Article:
Here was the first in this series. This is a well-painted and lubricated wheel that won’t be seen for a while. Even you folks who are planning a trip on Erie Canal, you’ll be close and you’ll feel the effects, but you won’t see it. So watch carefully as . .
the wagon-body valve, the rectangular portion of which measures 7′ X 9′ , gets positioned where it’ll be invisible from now until some winter maintenance season in the future. The entire valve–with wheels– weighs about 9800 pounds. If you’re standing near the upper door when one of these opens, you see a major whirlpool created by the rush of water through the water tunnel and through the port holes into the lock chamber.
Bob Stopper took these photos just over two weeks ago. Looking at them now, with mild spring temperatures in place, this feels like months ago. The valve is hoisted above the water tunnel and
guided into position.
Think about this as you traverse the canal this summer.
Many thanks to Bob. Happy spring. I can’t wait to see what exotic traffic passes through here this summer. Of course, I’ll be looking for work elsewhere. Anyone know anyone looking to hire a deckhand, now holding some paper and licenses?
This photo was taken in late spring 2009. Onrust had been splashed just a day or two before, as recorded in post 1 here and then 2 here. But look over to the right side of the photo, the two bollards on squarish platforms in the water.
These. Well, at summer pool . . . when the water level of the canal is up to allow navigation, they look like so, but
when winter comes and the state hydrologist directs draw-down of the pool, the bollards are on platforms that
are actually concrete barges, ones that do NOT rise and fall with changing pool levels. The snowy photos I took last weekend.
Note the reference numbers below and
Here’s how they look on google satellite view. For more on the builder behind these, click here . . . G. A. Tomlinson.
All photos by Will Van Dorp.
The imp in my head wants to mess with the title and permutate this to “tugmotives and locoboats,” and I’m guessing way back when power began to be applied to hulls, there were those who thought they were seeing “loco boats” but I digress. First, a historical photo to set the context.
Just east of local 19, here’s Margot pushing a barge underneath the main line. I don’t know the exact number, but these rails cross over the canal at least a half dozen times between Waterford and Tonawanda.
As you’ll see in most of the next photos, it’s hard to get a photo of a complete tug and a complete locomotive if you happen to be moving on one of the other. Difficulty notwithstanding, I kept on trying.
With a drone I could have gotten the locomotive . . .
or the rest of the tugboat.
I know there’s no locomotive in sight, but the boxcars were colorful.
We had to wait at the top of lock 19 and my camera was ready, but no trains came. As soon as we descended and started heading eastward . . . one passed.
When one passed right near us, of course it was backlit.
I took this shot from the upper wheelhouse.
So at the end of the season, I had to conclude this was my loco-tug moneyshot, which had to be taken from neither.
All photos by Will Van Dorp, whose focus will soon be leaving the canal. Having said that, part of me wants to get back up there when the water levels are drawn down and the snow covers the ground. Click here for some history of the relations rail/canal in the first quarter century after the opening of the waterway. Click here for a basic introduction to the canal levels monitoring from the state hydrologist.
This is probably the last of this series as well. These photos were all taken between October 2 and 19 in an area of the western canal, the extreme western portion of which is now more than a little snow-covered. I don’t know much about this little 1985 one-off (I was told) fiberglass tugboat named Tilly. Not the Tilly that’s currently underwater.
Mandalay . . . said to have down east fishing origins from the first decades of the 20th century . . . is a stunner. Reminds me of Grayling, third photo down here. Mandalay is on the Genesee river, not technically the canal, although their waters commingle.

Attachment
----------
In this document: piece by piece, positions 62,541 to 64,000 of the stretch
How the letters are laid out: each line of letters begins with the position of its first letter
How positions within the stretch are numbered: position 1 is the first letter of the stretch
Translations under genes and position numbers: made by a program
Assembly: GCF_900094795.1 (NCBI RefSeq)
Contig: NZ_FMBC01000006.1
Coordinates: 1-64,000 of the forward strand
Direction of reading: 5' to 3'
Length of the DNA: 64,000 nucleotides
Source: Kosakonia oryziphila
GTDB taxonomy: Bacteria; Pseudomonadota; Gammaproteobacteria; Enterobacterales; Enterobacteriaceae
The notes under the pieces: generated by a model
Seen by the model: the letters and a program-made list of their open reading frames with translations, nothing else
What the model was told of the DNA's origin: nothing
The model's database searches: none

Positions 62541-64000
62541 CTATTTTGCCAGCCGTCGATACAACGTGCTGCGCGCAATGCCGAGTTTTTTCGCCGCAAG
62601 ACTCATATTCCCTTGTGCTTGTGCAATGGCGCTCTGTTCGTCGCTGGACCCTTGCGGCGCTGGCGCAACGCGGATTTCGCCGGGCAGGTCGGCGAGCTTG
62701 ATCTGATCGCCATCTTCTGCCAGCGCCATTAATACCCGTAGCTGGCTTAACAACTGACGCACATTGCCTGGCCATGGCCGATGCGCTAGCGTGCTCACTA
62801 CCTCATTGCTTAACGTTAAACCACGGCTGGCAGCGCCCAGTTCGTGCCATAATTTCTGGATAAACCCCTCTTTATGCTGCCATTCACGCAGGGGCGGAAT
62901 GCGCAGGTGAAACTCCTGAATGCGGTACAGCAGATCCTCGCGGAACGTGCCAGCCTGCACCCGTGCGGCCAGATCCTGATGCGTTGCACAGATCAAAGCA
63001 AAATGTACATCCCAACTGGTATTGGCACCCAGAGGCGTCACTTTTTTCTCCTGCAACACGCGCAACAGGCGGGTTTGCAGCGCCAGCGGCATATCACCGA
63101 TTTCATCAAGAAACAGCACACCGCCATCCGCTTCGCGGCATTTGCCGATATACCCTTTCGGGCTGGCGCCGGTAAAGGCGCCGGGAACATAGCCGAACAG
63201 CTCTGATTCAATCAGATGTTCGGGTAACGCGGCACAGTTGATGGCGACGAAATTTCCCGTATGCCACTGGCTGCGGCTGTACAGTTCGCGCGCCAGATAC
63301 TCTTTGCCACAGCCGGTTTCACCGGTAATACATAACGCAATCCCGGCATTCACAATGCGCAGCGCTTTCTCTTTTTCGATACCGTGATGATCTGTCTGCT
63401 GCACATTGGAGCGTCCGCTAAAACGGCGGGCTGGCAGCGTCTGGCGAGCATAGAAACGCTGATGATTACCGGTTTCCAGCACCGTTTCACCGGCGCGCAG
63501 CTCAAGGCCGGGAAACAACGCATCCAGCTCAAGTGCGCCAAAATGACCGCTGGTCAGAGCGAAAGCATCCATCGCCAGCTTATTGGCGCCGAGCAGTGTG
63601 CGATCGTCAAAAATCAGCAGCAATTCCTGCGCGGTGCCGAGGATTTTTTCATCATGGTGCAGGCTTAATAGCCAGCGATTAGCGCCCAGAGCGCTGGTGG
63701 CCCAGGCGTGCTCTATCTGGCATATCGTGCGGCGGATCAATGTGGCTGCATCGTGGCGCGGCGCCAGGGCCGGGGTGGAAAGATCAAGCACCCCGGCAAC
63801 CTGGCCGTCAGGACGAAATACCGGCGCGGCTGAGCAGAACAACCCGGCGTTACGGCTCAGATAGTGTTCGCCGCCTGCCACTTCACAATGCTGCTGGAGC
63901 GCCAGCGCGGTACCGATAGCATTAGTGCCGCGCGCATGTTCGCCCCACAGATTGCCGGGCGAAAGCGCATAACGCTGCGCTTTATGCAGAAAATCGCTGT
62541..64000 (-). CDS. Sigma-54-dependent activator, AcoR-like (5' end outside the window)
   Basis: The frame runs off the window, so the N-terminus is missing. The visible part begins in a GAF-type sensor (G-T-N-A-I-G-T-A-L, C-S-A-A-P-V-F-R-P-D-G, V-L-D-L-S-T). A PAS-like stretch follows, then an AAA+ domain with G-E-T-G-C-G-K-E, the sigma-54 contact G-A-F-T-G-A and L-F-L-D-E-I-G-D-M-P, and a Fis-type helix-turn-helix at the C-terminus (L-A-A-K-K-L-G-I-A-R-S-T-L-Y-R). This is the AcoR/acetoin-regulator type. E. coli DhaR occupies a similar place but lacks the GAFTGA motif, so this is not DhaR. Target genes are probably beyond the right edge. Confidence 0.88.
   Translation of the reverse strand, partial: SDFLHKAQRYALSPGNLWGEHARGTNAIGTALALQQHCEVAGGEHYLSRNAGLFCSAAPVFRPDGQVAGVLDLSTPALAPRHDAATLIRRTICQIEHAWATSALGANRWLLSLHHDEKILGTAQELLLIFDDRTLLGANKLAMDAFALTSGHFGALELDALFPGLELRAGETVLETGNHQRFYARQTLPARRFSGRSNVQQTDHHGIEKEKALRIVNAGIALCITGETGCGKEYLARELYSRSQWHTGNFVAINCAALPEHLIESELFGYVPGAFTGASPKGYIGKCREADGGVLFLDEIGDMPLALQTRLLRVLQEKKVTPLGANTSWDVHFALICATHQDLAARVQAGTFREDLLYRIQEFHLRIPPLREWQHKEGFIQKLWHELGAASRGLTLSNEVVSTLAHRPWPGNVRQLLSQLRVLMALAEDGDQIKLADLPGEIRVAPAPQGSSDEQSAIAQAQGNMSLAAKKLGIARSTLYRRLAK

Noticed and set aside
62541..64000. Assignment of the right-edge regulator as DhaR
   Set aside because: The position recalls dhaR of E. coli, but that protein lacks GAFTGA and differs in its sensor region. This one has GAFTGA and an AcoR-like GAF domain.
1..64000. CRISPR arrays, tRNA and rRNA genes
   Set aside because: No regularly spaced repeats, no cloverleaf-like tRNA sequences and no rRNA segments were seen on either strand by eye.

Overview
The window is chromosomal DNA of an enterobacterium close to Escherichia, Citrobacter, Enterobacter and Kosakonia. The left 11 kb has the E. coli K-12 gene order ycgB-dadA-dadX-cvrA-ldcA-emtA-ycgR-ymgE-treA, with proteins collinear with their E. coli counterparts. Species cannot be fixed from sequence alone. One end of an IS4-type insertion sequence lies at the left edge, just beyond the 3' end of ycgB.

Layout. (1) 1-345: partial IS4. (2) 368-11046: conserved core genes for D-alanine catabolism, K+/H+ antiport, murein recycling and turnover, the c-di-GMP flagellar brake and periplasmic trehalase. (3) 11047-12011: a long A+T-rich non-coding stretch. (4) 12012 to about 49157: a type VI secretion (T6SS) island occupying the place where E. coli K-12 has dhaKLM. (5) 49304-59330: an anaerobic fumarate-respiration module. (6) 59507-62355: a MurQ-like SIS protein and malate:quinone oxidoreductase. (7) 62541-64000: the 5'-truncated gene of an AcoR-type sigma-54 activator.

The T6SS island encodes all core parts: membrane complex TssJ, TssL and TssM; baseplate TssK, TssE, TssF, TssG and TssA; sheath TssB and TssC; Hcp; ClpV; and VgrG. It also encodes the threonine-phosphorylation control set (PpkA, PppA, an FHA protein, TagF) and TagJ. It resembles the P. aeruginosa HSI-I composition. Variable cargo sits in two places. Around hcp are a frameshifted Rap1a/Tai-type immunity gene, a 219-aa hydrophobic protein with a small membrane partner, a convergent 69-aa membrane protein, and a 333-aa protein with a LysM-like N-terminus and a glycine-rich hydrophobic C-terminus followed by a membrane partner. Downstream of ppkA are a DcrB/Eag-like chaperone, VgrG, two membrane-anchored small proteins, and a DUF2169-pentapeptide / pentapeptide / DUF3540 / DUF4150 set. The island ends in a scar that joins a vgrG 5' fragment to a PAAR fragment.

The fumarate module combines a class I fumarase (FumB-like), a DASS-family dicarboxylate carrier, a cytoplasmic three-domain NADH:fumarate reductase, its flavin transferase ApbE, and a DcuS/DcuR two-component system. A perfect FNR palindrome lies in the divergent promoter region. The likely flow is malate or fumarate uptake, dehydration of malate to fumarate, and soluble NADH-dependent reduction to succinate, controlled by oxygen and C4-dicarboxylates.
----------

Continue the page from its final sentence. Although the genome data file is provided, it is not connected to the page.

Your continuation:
Capt. Green . . . another Genesee River denizen said to be a converted landing craft.
Any word(s) on this?
Truly a unique craft of western NY, cobblestone architecture–its height came during the first few decades after the completion of the Erie Canal) is celebrated in this museum just north of the canal in Childs, NY.
And this looks like almost too much fun!
This brown “sculpture” made no sense to me when I first saw it, but then at a farmer’s market in Lockport, I notice a reference to “farm to pint” and local hops sales and tasted a range of local craft beers . . . of course . . . it’s a huge representation of a hops cone.
Hobbit house? dungeon?
Try . . outlet for a 19th century water power system in Lockport.
And for a feat quite unimaginable to DeWitt Clinton and his cronies, here’s the Red Bull take. Click on the photo below.
Finally . . . I know I’ve posted a version of this photo previously, but this culvert under the canal begs a tip of the hat to that craftwork of an earlier era.
I was truly fortunate to see this variety of craft, but for a time traveler’s view, you must read Michele A. McFee’s A Long Haul: The Story of the New York State Canal. One of my favorite sets of photos from the New York State Archives and featured in her book relates to Henry Ford . . . his 1922 vacation on the canal and subsequent decision to ship auto parts on the canal. In fact, on p. 193 there’s a photo of new automobiles shipped across the state NOT by truck or train but by barge!
I’m working backwards still . . . all photos in this post were taken between October 22 and 28. M/V Mystere . . works the Hudson river now, but I’d never seen her before this encounter above lock 7.
The next three photos were taken just above and just below lock 11 Amsterdam, showing use of small boats on the Canal/Mohawk River for bridge and dam work. Click here to see what park this bridge footing some day will support.
The repairs have been necessitated by the flooding of 2011.
Artania II is the last wooden Matthews, built in 1970 and just restored in Michigan, headed home near lock 14. Click here for photos of the restoration at E. J. Mertaugh Boat Works, satisfying but it loads slowly.
Here Artania II passes Governor Cleveland.
Zooming ahead of us is the largest Sea Ray I’ve ever seen . . . Just Because . . . but I forget the loa’
I don’t know the story of this vessel, although at first notice I thought it a sporty very low-slung yacht.
Lil Joe had been doing bridge inspection earlier in the season, as are
these guys. I love this Harcon bucket boat and its hydraulically-actuated outriggers.
And finally . . . taking advantage of the ambiguity of the word craft, here’s the very definition of a bucolic scene, less than 300 feet from the bed of the original Erie Canal in Lyons.
More canal craft soon . . . maybe tomorrow.